By Christina Elston
“Part of it is because they don’t need pap smears,” says UCLA internist Camelia Davtyan, M.D., only half jokingly. She’s trying to explain why men are 100 percent less likely to visit their doctor regularly than are women. And though they don’t go, they often know they really should.
According to the U.S. Department of Health and Human Services, one in five American men has heart disease and three in four are overweight.
Diseases like prostate and testicular cancer, which affect only men, are often treatable if caught early.
And while the life expectancy of men has been increasing, they still die an average of six years younger than do women.
What They Need
“Men definitely tend to neglect preventive healthcare more than women,” says Sharon Orrange, M.D., who serves on the faculty at USC’s Keck School of Medicine and has a private practice in Los Angeles.
But even younger men need cholesterol and blood pressure screening, as well as vaccinations (flu shot yearly, tentanus and pertussis vaccination every 10 years), Davtyan says.
After age 40 Orrange urges all men to get an annual exam and to “know their numbers”:
• blood pressure
• fasting blood sugar, to detect diabetes
• fasting cholesterol panel, with levels of both “good” and “bad” cholesterol
What Gets Them to the Doctor
But those numbers aren’t likely to get men to put on the paper gown. “What drives them to the doctor is generally a problem, and it’s usually a problem they can see,” Orrange explains. Things like a rash or swelling will get them in there.
Another thing that tends to bring men to the doctor is having a family member or friend diagnosed with something.
Eric Naftulin, a 42-year-old father of three who says he’s been diligent about checkups and screenings since he turned 30, says that’s true of him. “The reason I’m so proactive with my health is because I was born with genetically high cholesterol. My paternal grandfather suffered a heart attack at 32,” Naftulin says.
Another big motivator can be true tales of others’ experiences with health issues. “We all have friends and acquaintances who get into trouble healthwise,” says Davtyan. So if someone he knows was diagnosed with prostate cancer, it’s a chance for you to convince him to schedule a screening.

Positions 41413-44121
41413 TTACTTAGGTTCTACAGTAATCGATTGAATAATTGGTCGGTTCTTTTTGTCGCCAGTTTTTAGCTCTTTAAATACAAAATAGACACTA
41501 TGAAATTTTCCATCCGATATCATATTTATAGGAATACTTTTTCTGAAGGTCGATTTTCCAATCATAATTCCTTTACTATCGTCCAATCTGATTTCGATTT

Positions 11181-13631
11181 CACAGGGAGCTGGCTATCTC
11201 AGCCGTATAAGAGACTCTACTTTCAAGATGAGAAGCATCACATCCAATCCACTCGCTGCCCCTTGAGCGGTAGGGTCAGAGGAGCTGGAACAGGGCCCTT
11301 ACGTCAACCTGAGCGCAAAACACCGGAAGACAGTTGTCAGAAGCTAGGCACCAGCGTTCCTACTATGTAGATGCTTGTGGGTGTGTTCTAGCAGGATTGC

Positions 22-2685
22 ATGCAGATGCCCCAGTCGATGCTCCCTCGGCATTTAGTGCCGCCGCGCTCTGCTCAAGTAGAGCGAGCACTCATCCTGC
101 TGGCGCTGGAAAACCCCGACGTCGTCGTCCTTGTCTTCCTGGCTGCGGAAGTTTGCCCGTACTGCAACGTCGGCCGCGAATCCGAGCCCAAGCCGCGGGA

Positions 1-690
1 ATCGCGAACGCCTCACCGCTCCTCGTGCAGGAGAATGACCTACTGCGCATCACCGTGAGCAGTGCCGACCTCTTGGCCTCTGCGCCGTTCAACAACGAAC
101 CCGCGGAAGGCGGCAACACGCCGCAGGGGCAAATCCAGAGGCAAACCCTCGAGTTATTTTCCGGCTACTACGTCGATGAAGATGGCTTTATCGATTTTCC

Orrange says many of her patients are motivated by being a dad. “They all say to me, I don’t want to leave my kids at 52 like my dad did,” she says.Finally, Davtyan has found that the more informed a man is about health issues, the more likely he is to go to in for checkups.
Using the Web
Davtyan and Orrange suggest steering your man in the direction of credible medical Web sites.
• American College of Physicians – www.acponline.org/patients_families
• American Heart Association – www.americanheart.org
• American Urological Association – www.urologyhealth.org
• Real Men Wear Gowns from the U.S. Department of Health and Human Services –
• U.S. Centers for Disease Control and Prevention (CDC) Men’s Health Office – www.cdc.gov/men
Even if he won’t sit down at the keyboard, you can research your concerns about your man’s health and present your case in a more compelling way, according to Davtyan, who also suggests setting a good example by keeping up with your own checkups and screenings.
This beats harping on the issue. “I think the mistake we make is being the nag,” Orrange says. “If they have a partner they feel is harping on them, that will turn them off.”
Getting Cozy With Their Doc
Men also are more likely to go to the doctor if they find one who makes the experience comfortable and convenient. San Fernando Valley dad David, who only wanted us to use his first name, sites difficulty making appointments, long wait times in the office, high costs and callous treatment by office staff as reasons he stays away from the doctor. “This is why dads don’t go to the doctor,” he says. “We hate the bureaucracy and the outrageous inefficiencies and the implicit disrespect.” You can help get your man in the checkup habit by finding a doctor who suits his taste. “One of the best ways to go about it is just to find the doc, to do the leg work,” Orrange says.
• How long will it take to get an appointment?
• How is the parking? Is it readily available? Is it free?
• How accessible is the doctor? Can you call after hours and have access to a human voice? Does he have e-mail?
“E-mail is a big help for men, because then they can run something by you,” Orrange says. “For me, it’s just transformed my practice.” Approachability – the idea that a man can ask his doctor a question without feeling stupid – is another essential factor, according to Davtyan. It’s something David has found in his dentist. “He’s charming and empathetic and listens well,” he says. “His manner is always attentive and, more importantly, respectful.” Once your man gets over that first appointment, staying in the habit of regular medical checkups should be easy. “There’s a lot of negative anticipation before a checkup,” Davtyan says.
Once they see things are fine, they’re more likely to go back.
On Parenthood: Love Your Guy? Encourage Him to Know HIs Numbers!
On the Web: For more information and health-screening checklists, visit the Men’s Health Network
Christina Elston writes the Health-E blog and is Senior Editor for Dominion Parenting Media.
Posted June 2008